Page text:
To get client sign-off or not, that’s increasingly the big question for PR agencies.
In these days of media quicksilver, there’s often no time to argue the toss. But can breaching client approval protocols and confidentiality ever be the right thing?
I must admit I’ve taken client approval – or lack of it – right to the line at times. I might have lifted a quote already used in a different media outlet and used it again in a slightly different context with a different news peg.
It’s all about making things work and managing expectations. There’s nothing worse than having to report back to the client that the press release they were so excited about piqued no one’s interest but theirs.
A good PR knows how to create good content so why should a client feel compelled to guide every word? After all, you wouldn’t keep a dog and bark yourself.
Similarly, you wouldn’t question a surgeon as he operated on you in theatre. No, you trust them and put your life in their hands. Why would placing stories in the media be any different?
It’s not as if the tail can wag the dog anyway. A newspaper like the Times won't send over the final version of a story for 'approval' to an interviewee. Yes, you can often squeeze quote approval out of national newspapers, but not full copy approval and definitely not headline approval.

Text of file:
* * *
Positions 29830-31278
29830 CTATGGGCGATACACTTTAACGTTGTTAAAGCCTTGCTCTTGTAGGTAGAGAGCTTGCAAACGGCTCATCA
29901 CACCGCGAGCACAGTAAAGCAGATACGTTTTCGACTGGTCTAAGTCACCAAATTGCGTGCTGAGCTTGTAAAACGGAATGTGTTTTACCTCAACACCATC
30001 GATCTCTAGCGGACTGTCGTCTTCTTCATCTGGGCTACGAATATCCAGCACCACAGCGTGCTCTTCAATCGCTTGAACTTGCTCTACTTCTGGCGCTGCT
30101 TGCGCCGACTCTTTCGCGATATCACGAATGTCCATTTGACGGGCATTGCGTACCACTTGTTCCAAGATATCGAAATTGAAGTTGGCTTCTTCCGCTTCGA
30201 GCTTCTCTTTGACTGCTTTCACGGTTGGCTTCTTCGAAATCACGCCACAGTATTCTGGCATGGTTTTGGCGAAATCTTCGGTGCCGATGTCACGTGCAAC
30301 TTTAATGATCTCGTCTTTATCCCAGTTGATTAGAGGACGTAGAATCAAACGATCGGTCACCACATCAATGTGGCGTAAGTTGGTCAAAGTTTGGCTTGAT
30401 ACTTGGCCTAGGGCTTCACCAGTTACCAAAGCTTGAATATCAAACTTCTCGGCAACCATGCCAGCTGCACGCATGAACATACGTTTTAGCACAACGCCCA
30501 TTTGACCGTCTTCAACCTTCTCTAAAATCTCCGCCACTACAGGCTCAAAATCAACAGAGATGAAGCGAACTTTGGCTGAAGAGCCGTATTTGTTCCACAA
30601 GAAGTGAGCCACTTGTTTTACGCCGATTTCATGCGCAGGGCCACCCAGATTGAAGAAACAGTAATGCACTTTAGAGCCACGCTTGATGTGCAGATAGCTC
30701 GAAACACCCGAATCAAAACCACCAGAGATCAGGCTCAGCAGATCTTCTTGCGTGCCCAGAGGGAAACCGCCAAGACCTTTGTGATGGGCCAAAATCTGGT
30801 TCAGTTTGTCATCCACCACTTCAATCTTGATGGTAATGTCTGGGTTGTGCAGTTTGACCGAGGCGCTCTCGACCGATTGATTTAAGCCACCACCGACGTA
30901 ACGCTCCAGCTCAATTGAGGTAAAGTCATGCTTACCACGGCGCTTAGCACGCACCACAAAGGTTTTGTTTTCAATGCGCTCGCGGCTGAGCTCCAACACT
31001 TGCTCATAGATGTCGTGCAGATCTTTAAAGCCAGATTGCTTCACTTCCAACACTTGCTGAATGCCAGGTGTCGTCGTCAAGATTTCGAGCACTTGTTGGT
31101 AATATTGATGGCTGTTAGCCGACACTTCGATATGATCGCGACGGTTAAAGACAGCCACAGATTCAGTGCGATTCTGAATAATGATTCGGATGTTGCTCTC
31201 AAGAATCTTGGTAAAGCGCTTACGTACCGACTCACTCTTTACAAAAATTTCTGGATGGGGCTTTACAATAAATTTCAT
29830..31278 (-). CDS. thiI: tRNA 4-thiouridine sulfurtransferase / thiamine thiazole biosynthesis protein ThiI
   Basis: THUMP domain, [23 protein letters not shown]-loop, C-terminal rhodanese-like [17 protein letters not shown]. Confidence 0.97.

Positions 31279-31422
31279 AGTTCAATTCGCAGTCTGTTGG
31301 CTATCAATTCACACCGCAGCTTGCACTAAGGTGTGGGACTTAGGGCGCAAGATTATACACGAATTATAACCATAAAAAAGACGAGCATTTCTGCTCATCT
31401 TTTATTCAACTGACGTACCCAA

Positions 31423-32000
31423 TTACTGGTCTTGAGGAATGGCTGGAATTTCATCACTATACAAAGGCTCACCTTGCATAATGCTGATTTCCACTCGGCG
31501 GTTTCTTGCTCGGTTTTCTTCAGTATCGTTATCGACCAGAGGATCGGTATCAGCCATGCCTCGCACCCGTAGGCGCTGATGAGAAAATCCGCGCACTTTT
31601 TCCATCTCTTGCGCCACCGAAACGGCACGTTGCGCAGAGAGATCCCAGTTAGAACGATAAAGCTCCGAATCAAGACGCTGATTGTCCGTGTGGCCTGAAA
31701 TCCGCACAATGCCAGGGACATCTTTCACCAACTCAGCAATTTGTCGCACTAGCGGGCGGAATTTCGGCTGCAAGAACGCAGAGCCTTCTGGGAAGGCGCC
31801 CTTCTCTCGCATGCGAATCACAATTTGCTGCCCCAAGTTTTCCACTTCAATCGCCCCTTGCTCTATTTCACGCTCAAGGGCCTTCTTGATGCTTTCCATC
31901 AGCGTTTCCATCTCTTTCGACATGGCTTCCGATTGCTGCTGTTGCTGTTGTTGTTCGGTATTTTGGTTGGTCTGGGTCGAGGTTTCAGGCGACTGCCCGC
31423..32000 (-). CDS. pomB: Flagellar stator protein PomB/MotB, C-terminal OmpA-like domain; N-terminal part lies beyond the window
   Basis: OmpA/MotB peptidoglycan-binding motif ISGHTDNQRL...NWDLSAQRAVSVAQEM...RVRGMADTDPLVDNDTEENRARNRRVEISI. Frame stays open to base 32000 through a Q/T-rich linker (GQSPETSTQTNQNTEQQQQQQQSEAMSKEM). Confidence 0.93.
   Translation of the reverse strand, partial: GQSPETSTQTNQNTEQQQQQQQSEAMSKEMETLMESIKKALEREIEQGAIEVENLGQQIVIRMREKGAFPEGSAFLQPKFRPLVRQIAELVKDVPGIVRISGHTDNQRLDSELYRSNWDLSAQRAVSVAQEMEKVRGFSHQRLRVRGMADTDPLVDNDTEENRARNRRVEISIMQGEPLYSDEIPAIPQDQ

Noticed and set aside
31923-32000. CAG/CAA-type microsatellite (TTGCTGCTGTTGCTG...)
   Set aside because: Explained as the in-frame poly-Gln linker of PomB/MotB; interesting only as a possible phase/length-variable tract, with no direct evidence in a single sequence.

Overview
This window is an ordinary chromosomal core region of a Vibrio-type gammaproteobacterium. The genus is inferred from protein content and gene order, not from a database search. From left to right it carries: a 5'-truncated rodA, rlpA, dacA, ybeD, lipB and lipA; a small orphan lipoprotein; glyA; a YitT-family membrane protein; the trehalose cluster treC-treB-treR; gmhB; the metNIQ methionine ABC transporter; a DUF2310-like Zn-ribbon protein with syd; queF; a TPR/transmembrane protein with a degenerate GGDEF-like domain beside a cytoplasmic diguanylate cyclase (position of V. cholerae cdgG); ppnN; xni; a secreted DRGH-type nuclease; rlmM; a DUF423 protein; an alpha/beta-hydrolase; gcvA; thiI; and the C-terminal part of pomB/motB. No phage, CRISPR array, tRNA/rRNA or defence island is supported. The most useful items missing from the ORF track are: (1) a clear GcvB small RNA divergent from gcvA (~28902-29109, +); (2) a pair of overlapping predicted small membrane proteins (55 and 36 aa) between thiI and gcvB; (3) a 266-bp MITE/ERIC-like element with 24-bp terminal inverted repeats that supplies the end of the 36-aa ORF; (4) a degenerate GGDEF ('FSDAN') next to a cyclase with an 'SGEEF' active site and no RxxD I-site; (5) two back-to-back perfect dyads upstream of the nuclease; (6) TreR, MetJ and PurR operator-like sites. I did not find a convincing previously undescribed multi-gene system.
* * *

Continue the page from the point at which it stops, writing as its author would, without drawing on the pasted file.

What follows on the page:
The time is coming when clients will have to be more trusting of their PRs, put the brand in their hands or die. That time will be when PR agencies become more like news outlets, and it’s coming soon.
The stories that truly fly in the media have head-on impact combined with a deep truth about them. They are independent, free of puffery, but that means clients are unlikely to give them the green light, especially if unanimous approval is required from a whole team of people.
The fact remains that stories with a sales message embedded into a negative sentiment are much more likely to get editorial approval than an obvious PR puff, but too few clients have the stomach for it.
They can see what journalists want but chicken out when it comes to joining in and playing the game.
Brave brands have taken the bull by the horns and turned tactical with TV. Airline was a warts-and-all, fly on the wall documentary series that starred Britannia for the first season and then EasyJet. By 2003 it had become ITV’s most popular factual programme.
This was no promotional video to puff up EasyJet, but an honest account of the ups and downs of a low-cost airline that saw brand recognition soar. It was its authenticity that made it fly, not any fake customer service hype.
Meanwhile, it’s clear the writing is on the wall for the traditional model of funding journalism. The Guardian has resorted to cap-in-hand tactics as it constantly asks for donations on its website to maintain its editorial independence. It has even mooted heading back to Manchester to save money.